If you have a computer, you can plug that microphone into your computer’s microphone jack.

Next you look for inexpensive or free software where you just click the play button on your software and you start talking in to your microphone on your computer.

If you’re a practitioner and have expertise you can talk your audio products into the microphone without doing an interview with another person.

And once it’s done, you can save that recording as a digital mp3 file or a wav file.

Then save that file to a folder on your computer. If you choose to you can do some simple editing to the audio file. Once you edit and saved the recorded audio, you now have an audio information product.

You now have valuable information that you own. You have taken ideas and maybe case studies and experience and you’ve captured it forever.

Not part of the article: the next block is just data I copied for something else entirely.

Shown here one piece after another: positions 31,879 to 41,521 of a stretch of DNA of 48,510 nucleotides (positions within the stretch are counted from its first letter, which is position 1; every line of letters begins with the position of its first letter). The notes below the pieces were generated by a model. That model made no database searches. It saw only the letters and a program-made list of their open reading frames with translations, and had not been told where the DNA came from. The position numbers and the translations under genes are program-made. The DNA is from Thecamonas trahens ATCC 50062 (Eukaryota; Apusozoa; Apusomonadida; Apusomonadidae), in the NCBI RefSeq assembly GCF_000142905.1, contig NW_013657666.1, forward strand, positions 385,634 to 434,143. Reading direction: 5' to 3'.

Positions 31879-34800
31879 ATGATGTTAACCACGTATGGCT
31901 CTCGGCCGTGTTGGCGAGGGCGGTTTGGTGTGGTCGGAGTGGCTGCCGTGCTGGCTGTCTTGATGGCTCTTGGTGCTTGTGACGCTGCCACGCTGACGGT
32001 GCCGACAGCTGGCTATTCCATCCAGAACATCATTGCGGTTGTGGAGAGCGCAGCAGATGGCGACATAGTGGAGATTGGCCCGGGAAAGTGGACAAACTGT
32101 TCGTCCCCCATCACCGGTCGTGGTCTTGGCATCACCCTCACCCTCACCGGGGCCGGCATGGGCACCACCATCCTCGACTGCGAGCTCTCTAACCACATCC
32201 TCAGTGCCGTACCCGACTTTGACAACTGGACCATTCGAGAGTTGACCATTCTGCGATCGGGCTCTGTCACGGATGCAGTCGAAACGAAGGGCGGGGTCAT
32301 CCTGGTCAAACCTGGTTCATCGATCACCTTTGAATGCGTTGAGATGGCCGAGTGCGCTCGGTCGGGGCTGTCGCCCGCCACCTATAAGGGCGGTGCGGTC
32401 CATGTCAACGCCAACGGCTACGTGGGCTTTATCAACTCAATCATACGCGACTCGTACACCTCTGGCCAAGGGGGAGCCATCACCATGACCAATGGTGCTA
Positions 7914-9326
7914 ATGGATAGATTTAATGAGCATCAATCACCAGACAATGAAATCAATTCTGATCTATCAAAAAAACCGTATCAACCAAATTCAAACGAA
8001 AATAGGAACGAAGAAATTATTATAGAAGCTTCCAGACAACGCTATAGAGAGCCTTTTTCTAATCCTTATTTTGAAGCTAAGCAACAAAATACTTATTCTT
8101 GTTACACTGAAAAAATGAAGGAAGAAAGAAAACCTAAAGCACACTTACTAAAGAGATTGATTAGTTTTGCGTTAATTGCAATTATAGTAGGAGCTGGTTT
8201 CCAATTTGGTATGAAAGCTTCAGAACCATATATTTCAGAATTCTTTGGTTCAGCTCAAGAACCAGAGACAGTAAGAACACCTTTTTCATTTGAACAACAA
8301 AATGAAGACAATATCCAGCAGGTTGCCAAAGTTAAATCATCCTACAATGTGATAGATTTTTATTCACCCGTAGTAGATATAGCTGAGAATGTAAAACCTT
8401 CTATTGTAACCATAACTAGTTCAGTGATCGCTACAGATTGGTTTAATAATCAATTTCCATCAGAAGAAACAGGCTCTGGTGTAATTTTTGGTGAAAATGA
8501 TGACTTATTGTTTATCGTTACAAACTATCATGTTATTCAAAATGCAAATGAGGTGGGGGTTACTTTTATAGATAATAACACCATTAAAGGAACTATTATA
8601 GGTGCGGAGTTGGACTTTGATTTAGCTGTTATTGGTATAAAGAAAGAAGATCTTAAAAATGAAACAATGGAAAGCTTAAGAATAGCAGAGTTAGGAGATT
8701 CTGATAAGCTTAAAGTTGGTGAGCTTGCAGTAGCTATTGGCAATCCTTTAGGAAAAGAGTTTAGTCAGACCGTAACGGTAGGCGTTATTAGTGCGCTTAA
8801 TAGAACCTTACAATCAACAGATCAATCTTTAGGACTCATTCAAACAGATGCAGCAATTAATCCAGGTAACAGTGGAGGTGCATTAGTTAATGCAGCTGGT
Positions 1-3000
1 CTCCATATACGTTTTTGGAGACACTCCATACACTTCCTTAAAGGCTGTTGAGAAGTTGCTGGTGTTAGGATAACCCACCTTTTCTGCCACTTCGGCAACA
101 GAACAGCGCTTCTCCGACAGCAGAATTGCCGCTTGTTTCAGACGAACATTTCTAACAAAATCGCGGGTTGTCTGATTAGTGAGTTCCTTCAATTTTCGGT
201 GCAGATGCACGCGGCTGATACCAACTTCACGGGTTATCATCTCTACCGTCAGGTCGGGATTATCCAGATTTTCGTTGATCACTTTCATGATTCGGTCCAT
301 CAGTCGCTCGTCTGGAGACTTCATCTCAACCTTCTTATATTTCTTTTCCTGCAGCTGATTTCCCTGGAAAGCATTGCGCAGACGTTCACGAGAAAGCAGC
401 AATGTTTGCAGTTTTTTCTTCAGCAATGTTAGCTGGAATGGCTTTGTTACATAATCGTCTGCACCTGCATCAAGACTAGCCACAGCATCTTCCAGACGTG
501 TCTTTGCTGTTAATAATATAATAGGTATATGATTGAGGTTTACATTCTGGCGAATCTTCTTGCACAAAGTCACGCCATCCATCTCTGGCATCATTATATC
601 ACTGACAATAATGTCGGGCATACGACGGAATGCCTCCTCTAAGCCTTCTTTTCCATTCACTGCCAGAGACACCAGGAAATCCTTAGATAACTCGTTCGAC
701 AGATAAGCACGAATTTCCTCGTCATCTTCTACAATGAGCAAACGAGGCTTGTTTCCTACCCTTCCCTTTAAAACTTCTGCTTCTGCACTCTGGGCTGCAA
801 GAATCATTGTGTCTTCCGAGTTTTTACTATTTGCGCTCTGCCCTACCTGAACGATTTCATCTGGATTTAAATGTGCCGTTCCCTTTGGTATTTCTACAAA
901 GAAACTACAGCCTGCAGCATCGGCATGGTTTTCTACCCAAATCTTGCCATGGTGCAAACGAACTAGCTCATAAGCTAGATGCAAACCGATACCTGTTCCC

You have got that expertise into an audio recording which can serve you very well.

You can use this recording as a free download to educate potential prospects. You can put the recording on a CD or have it transcribed into a word for word transcript.

Or this expertise can be sold and distributed without actually having to be there or to deliver it face to face or one on one.

Recorded audio is the most powerful marketing took known to man.

Break an Audio Interview Into Parts

If you’re conducting an audio interview with an expert, it’s quite possible that the interview could go for a long time.

Most of my interviews tend to be about an hour in length. I have conducted some though that are two, three or even six hours in length.

Now I could leave these interviews as they are. But I actually think that I would be decreasing the value of the product that way. The reason is that one audio file of say, three hours, has a perceived value. But it has more value if I break it down into six 30 minute sessions.